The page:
The Likelihood Of Trump Being Impeached Is A Matter Of Political Calculus For The GOP

Lior Mizrahi/Getty Images News/Getty Images
Share

As the wheels of controversy keep spinning, and more and more members of Congress start talking openly about the possibility of removing the president from office, it's gradually become quite relevant to wonder about the likelihood of Trump being impeached. Once the odds of Trump not finishing his term spiked in the betting markets, this former (and possibly still) liberal pipe dream started to feel like it had a real chance. Not a certainty, but something with similar chances as a favored horse has to win a race.

There's a bit more to take into account, though, when it comes to getting rid of a president whose party also controls both houses of Congress. And when members of this president's party were constantly musing about impeaching Obama, although they could find no concrete reason to do so. In two words, partisanship rules. And the fact is that although the left may be brimming with potential reasons to impeach Trump — possible obstruction of justice, giving classified information to a hostile foreign power, the continuing scandal over potential collusion with that foreign power in order to get elected — it's not going to happen with a fully Republican-controlled Congress until it becomes politically expedient to do it.

Given the focus that Republicans across the country put on Hillary Clinton's misuse of a private server for the last several years, it seems highly unlikely that she could have gotten away with a single thing that Trump's managed to do without impeachment proceedings getting in her way. But Trump, on the other hand, provides that potential final signature that the GOP Congress needs pass its legislation — if they could get anything off the ground, an effort that Trump seems to be impeding.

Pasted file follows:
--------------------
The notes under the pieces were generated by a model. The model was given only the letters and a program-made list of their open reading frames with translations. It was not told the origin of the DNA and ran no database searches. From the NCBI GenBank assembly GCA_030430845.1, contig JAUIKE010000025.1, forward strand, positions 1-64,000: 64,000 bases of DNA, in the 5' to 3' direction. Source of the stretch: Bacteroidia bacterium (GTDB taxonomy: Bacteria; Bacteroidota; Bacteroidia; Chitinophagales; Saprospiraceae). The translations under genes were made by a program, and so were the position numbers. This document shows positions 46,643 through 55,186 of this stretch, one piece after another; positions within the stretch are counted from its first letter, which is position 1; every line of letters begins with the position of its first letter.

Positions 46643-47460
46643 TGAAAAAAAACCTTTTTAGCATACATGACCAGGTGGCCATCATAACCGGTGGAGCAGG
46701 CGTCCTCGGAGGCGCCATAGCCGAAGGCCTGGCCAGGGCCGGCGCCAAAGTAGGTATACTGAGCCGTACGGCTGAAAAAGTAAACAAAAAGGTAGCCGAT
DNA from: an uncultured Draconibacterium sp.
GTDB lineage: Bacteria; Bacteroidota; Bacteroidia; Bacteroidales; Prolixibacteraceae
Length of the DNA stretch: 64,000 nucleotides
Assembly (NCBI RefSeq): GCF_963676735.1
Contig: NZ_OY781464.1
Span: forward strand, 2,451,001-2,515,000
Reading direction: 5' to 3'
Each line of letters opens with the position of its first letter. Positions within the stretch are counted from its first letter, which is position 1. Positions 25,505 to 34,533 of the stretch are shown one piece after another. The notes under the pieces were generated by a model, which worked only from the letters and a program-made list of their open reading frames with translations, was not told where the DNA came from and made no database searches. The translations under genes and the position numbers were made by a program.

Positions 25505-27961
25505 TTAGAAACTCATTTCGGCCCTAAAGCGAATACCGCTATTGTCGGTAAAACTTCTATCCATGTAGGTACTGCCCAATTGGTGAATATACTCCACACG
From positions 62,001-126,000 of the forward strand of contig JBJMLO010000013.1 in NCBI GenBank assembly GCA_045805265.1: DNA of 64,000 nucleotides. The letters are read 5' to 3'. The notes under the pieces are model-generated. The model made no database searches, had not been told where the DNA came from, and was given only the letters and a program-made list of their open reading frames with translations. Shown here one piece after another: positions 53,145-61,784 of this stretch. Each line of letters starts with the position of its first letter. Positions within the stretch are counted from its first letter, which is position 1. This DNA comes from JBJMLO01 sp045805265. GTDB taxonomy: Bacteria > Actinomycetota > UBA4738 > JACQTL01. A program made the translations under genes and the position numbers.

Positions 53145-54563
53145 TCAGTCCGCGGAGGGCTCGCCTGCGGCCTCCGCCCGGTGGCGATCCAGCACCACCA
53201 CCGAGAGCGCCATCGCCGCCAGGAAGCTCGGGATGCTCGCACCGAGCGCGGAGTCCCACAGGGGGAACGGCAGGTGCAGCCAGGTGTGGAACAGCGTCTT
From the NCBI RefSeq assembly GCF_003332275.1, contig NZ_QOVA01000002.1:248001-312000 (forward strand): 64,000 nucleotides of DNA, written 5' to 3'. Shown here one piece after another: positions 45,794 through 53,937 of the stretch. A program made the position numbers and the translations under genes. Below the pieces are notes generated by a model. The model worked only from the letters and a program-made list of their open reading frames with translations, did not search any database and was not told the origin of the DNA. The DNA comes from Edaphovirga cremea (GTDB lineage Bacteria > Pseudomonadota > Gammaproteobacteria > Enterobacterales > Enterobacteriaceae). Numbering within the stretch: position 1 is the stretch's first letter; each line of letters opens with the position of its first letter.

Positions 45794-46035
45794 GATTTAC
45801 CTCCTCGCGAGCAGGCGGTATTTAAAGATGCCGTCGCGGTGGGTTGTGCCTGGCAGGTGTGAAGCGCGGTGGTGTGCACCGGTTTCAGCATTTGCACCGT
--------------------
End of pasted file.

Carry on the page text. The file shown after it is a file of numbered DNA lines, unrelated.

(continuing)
Republicans in Congress, it seems, will do just about anything to stay in power. Because of that, the impeachment of Trump will only seem truly likely under one of two circumstances: if the investigation into potential collusion between his campaign and Russia turns up a smoking gun that even Paul Ryan can't ignore, or if it appears that Trump's unpopularity will drag down the whole party in the next election.

A couple of Democrats have already started openly claiming that Trump's actions are impeachable, and Angus King, an independent senator from Maine, has also said that it has become a possibility. The White House seems to recognize this possibility as well, as reports have emerged that their team of lawyers has begun researching impeachment procedures. Trump's approval numbers are also incredibly low for a president so early in his term, and Democrats have been doing better than expected in various state and local elections.

How many special elections in red districts will Democrats have to win before Republicans in Congress realize that Trump's continual disregard for the weight of his office is putting their job in danger? How low will his poll numbers among people who previously supported him have to drop before concerns about his supposedly unbreakable base threaten to sink the ship? Or, in the other scenario, what will that final smoking gun have to be for Ryan and McConnell to concede that they picked the wrong horse? A personal agreement between Putin and Trump, in writing? Money flowing into Trump accounts from numerous Russian oligarchs at once? An admission from Trump on Twitter that his mercenaries try to talk around? All of those things are made up, but does anything seem impossible at this point?

It's nice to look at the odds of Trump's impeachment jumping in the betting markets, but it's going to take more than that to remove him from office. Trump's Republican enablers certainly aren't going to do it out of some sense of morality, or care for the fate of the nation — so we're going to wait until they realize that Trump's going down, and he's taking all of them with him.